I think I brought up eating the world’s hottest pepper, and when we did that I completely regretted that, because it was brutal. I love having hot sauces and spicy things, but that Scorpion Pepper was next level and it was so painful, we were all in tears and kind of dry heaving a little bit. It was unbelievably hot and I’m definitely never going to try that again.
We did that in Asbury Park, New Jersey, Kyle just ordered the pepper online from some website. It was really cold and we were sitting outside on that bench and then we ate that burning hot pepper. Then after that shot, we went and jumped in the ocean naked and that was freezing water! It was a roller coaster of burning hot to freezing for a good hour, but it was completely worth it, the footage was worth it.
Okay let’s switch gears a little bit, what’s your rig rundown look like?
I have a Fender Supersonic 60 Watt combo that we pulled the speaker out of and made into a head, and then I’ve got it going through two 2×12 Supersonic cabs. I really like Fender, I’ve always used Fender Thinline Telecasters for our sound and I really enjoy it. For pedals I use the Line 6 DL-4 quite often, it’s just a really cool pedal. I usually try to put in a little fuzz, and the loop . . . you can double the loop. A lot of people ask me about this one noise I like to do, I just have this infinite delay and repeat part. If I tap it and hit a note it’ll do this [recreates noise vocally] and stutter, you’d have to physically turn it off or it’ll just go on forever.
Oh yeah, you used that effect for the intro of, what was it the third or fourth track on the new record?
Yeah, “Breathe Deep” was the song with the loop, so I used the DL-4 pedal for that. I’d loop the notes twice the speed and then right before we go into the verse I’d do half the speed. Playing it live can be kind of tricky but it’s going to be fun, I’m excited to play that song.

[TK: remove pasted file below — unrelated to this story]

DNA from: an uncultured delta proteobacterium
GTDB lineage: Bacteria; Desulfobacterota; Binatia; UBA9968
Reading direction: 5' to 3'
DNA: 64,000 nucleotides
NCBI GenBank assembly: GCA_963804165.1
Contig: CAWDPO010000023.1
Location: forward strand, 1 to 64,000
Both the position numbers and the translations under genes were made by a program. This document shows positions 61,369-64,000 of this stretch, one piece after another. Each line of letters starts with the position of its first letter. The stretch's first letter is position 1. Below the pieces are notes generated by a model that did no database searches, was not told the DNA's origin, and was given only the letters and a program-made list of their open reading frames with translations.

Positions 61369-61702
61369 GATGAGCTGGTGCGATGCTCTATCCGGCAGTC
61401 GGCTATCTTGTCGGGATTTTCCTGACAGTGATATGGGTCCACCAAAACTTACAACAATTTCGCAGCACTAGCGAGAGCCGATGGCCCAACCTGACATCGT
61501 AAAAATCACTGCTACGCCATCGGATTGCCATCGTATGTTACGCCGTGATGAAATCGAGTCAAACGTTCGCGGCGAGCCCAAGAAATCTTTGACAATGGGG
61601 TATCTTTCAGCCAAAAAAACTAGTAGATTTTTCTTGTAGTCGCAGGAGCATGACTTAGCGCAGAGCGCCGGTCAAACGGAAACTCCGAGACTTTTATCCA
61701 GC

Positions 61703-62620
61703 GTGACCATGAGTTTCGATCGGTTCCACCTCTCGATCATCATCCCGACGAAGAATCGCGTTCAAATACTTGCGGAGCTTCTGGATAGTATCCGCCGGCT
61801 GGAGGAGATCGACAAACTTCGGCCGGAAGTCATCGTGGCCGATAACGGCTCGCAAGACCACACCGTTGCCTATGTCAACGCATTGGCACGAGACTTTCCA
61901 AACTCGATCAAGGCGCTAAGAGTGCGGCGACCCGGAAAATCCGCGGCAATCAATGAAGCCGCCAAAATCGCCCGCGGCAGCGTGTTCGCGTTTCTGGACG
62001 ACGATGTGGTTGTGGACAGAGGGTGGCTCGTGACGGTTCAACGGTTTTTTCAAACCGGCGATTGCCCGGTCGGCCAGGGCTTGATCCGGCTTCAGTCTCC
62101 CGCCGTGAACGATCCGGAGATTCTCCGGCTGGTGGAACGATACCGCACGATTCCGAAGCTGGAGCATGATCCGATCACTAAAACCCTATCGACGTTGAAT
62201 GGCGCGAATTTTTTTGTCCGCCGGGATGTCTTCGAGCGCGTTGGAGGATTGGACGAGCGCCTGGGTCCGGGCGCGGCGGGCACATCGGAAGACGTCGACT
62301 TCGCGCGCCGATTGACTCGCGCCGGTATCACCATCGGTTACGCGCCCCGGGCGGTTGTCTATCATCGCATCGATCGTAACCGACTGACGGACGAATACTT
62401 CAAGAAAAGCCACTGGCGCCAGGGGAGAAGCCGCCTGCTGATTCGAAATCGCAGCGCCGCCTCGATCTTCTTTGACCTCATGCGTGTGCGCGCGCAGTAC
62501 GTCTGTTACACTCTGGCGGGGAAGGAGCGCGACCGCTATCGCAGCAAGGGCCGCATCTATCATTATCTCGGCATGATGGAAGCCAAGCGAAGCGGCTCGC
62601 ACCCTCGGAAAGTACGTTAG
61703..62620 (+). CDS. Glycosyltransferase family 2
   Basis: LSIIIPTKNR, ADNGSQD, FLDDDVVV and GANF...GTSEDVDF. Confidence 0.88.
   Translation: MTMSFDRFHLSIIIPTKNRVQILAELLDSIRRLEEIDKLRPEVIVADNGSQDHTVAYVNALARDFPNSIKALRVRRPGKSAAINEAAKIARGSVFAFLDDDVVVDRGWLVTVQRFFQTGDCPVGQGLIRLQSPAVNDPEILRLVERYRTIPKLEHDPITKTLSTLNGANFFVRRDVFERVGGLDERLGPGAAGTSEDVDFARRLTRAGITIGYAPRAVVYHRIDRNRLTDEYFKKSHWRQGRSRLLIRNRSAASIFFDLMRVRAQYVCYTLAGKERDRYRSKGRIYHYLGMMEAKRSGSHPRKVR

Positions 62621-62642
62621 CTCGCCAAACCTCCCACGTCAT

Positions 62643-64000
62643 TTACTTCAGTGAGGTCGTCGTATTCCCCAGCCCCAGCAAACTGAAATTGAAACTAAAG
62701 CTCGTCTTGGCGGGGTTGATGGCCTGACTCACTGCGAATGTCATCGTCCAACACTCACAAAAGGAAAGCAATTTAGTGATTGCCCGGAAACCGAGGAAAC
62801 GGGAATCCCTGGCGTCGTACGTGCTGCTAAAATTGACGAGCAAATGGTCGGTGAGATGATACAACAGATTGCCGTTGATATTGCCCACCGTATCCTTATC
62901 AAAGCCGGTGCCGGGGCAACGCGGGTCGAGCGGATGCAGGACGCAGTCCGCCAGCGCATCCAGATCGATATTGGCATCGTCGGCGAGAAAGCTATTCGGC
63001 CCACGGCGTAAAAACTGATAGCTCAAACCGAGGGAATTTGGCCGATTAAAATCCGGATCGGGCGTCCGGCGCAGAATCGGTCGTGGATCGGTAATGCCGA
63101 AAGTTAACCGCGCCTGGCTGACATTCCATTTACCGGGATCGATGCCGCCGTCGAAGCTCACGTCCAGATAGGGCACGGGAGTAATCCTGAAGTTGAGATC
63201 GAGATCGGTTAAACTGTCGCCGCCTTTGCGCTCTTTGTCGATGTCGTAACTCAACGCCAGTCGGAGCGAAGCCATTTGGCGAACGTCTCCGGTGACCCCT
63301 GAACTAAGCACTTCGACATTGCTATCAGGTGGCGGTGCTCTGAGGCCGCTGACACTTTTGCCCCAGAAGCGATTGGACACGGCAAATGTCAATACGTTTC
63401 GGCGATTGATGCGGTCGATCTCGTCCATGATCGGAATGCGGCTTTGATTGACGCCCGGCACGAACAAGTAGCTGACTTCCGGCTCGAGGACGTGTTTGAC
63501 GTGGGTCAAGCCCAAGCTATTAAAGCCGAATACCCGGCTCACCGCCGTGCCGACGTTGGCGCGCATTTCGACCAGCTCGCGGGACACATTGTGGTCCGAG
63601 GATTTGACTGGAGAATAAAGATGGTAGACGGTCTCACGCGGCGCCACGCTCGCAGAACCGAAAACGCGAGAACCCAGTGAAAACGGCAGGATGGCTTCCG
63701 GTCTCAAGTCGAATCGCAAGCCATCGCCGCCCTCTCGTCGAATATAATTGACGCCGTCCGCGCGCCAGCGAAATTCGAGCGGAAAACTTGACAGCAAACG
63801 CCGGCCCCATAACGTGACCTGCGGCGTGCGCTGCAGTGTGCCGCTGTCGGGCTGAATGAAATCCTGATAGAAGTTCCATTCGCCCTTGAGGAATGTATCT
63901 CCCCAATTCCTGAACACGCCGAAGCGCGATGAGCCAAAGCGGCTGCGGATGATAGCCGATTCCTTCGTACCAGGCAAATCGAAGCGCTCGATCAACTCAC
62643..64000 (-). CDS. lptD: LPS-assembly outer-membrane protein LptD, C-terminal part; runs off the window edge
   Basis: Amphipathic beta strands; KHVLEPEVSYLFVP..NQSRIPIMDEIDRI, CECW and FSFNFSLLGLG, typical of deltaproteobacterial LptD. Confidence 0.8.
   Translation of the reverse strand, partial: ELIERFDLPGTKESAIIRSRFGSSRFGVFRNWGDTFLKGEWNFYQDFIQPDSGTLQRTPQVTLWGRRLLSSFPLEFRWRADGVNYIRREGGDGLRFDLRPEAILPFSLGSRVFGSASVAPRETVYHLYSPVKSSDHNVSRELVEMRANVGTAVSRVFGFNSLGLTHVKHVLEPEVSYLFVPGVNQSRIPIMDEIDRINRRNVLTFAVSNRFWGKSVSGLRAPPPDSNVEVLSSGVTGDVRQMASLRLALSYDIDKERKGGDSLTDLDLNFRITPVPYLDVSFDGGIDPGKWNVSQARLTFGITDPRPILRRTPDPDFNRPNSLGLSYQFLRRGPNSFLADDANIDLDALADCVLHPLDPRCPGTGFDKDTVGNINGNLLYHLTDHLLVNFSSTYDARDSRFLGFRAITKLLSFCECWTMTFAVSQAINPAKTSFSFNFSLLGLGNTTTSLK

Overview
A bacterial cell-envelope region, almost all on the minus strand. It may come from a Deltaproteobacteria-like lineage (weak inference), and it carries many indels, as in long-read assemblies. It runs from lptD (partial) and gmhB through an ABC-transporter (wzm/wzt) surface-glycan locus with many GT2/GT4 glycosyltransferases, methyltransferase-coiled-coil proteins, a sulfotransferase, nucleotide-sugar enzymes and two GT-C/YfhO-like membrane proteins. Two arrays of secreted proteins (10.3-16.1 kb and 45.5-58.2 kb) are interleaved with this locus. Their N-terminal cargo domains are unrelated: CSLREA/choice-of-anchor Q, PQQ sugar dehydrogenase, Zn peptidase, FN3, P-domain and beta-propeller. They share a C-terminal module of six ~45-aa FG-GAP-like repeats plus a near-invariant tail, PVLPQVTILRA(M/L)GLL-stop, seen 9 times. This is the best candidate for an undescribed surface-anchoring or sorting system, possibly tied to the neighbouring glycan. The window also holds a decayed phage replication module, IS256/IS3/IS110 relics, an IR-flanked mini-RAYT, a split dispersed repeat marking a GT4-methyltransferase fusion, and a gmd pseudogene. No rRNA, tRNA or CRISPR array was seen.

Any other new songs you can’t wait to play live?
Well, when we were writing we knew we wanted to make sure every song was really fun live. The song “Breathe Deep” should be a really fun one because the ending is pretty chaotic. I think the last track “Minnow” is going to be really cool too. I feel like once people know the words it’ll be fun to sing along. There are some cool guitar riffs. . . I really enjoy the whole song, we all really enjoy that track!
Yeah, so I’m really excited to play “Breathe Deep” and “Minnow.” As I said, we just came back from tour today so we’re going to start practicing a new set, getting ready for our first headliner. We’re going to just test the waters and see what makes sense to do for the tour.
Are you going to approach shows differently now that you’re headlining instead of opening?
I guess so. We’re so used to opening up for bands, so we play like a quick half hour, in and out. We don’t like to talk too much between songs because all the people are there for the headlining band and we just want to help the show out. The fact that we’re headlining will bring more responsibility, we want to make sure that everybody leaves the show very satisfied and wanting to come back the next time we’re in town. We have a good month and a half before we hit the road, so we’re going to practice our butts off, brainstorm ideas for certain parts, and just make sure the overall bill is really fun for the audience and for us!
How are you planning on mixing the new album into the set?
We’ll play the new singles for sure because they’re really fun. A lot of our fans listen to all our music, not just one specific record so we like to do a nice blend of all that stuff. We definitely want to play a handful of new songs, but not too many because the record comes out on May 20 and the tour starts the day before. It’s going to be very new, and we want people to know the tracks and have a good time. It’s always fun when everyone’s singing along!
Was there ever a specific moment in your career where you felt like things really started to take off?
I would say early 2013 when we released our first record This Couch is Long & Full of Friendship. We bought a van on Craigslist, a really crappy one for like five hundred dollars, and we were like, “Let’s go on tour, let’s do it!” So we booked a 64-day US tour just playing basement shows and DIY small spots, with a goal to do the tour and come back breaking even. On that run, on that tour, our van broke down in North Carolina and we had to miss all of the Florida shows. It was just like regular band stories you hear about life on the road.
That whole two month was the perfect experience for us! I wouldn’t say we “made it”, but it was eye-opening when we were playing these random cities we never played in before and maybe a handful of people were singing along, then it was two shows in a row people are singing along, then three shows, and that was just… wow! It was sort of like a snowball effect and that was when we realized we had something going on. It was cool!